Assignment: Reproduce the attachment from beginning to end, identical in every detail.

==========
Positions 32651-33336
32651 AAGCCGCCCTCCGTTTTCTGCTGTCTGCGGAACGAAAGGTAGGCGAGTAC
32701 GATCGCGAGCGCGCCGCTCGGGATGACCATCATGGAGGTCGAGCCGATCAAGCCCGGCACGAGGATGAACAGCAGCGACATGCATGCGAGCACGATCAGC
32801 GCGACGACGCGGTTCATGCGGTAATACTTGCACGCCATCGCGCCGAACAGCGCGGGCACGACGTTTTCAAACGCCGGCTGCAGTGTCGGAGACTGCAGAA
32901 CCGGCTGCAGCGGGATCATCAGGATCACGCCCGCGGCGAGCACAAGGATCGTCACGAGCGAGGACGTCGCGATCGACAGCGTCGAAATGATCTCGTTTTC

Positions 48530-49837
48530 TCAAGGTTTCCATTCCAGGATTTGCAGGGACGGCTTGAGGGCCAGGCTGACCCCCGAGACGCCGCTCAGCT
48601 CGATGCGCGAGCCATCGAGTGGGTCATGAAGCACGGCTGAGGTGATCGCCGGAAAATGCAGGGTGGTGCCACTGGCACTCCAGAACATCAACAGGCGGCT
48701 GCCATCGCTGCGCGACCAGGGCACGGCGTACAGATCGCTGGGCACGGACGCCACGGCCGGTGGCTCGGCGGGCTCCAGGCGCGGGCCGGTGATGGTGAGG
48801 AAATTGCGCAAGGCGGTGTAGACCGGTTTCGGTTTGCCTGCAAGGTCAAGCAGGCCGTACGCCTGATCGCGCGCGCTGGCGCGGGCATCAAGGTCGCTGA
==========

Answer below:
Positions 32651-33336
32651 AAGCCGCCCTCCGTTTTCTGCTGTCTGCGGAACGAAAGGTAGGCGAGTAC
32701 GATCGCGAGCGCGCCGCTCGGGATGACCATCATGGAGGTCGAGCCGATCAAGCCCGGCACGAGGATGAACAGCAGCGACATGCATGCGAGCACGATCAGC
32801 GCGACGACGCGGTTCATGCGGTAATACTTGCACGCCATCGCGCCGAACAGCGCGGGCACGACGTTTTCAAACGCCGGCTGCAGTGTCGGAGACTGCAGAA
32901 CCGGCTGCAGCGGGATCATCAGGATCACGCCCGCGGCGAGCACAAGGATCGTCACGAGCGAGGACGTCGCGATCGACAGCGTCGAAATGATCTCGTTTTC

Positions 48530-49837
48530 TCAAGGTTTCCATTCCAGGATTTGCAGGGACGGCTTGAGGGCCAGGCTGACCCCCGAGACGCCGCTCAGCT
48601 CGATGCGCGAGCCATCGAGTGGGTCATGAAGCACGGCTGAGGTGATCGCCGGAAAATGCAGGGTGGTGCCACTGGCACTCCAGAACATCAACAGGCGGCT
48701 GCCATCGCTGCGCGACCAGGGCACGGCGTACAGATCGCTGGGCACGGACGCCACGGCCGGTGGCTCGGCGGGCTCCAGGCGCGGGCCGGTGATGGTGAGG
48801 AAATTGCGCAAGGCGGTGTAGACCGGTTTCGGTTTGCCTGCAAGGTCAAGCAGGCCGTACGCCTGATCGCGCGCGCTGGCGCGGGCATCAAGGTCGCTGA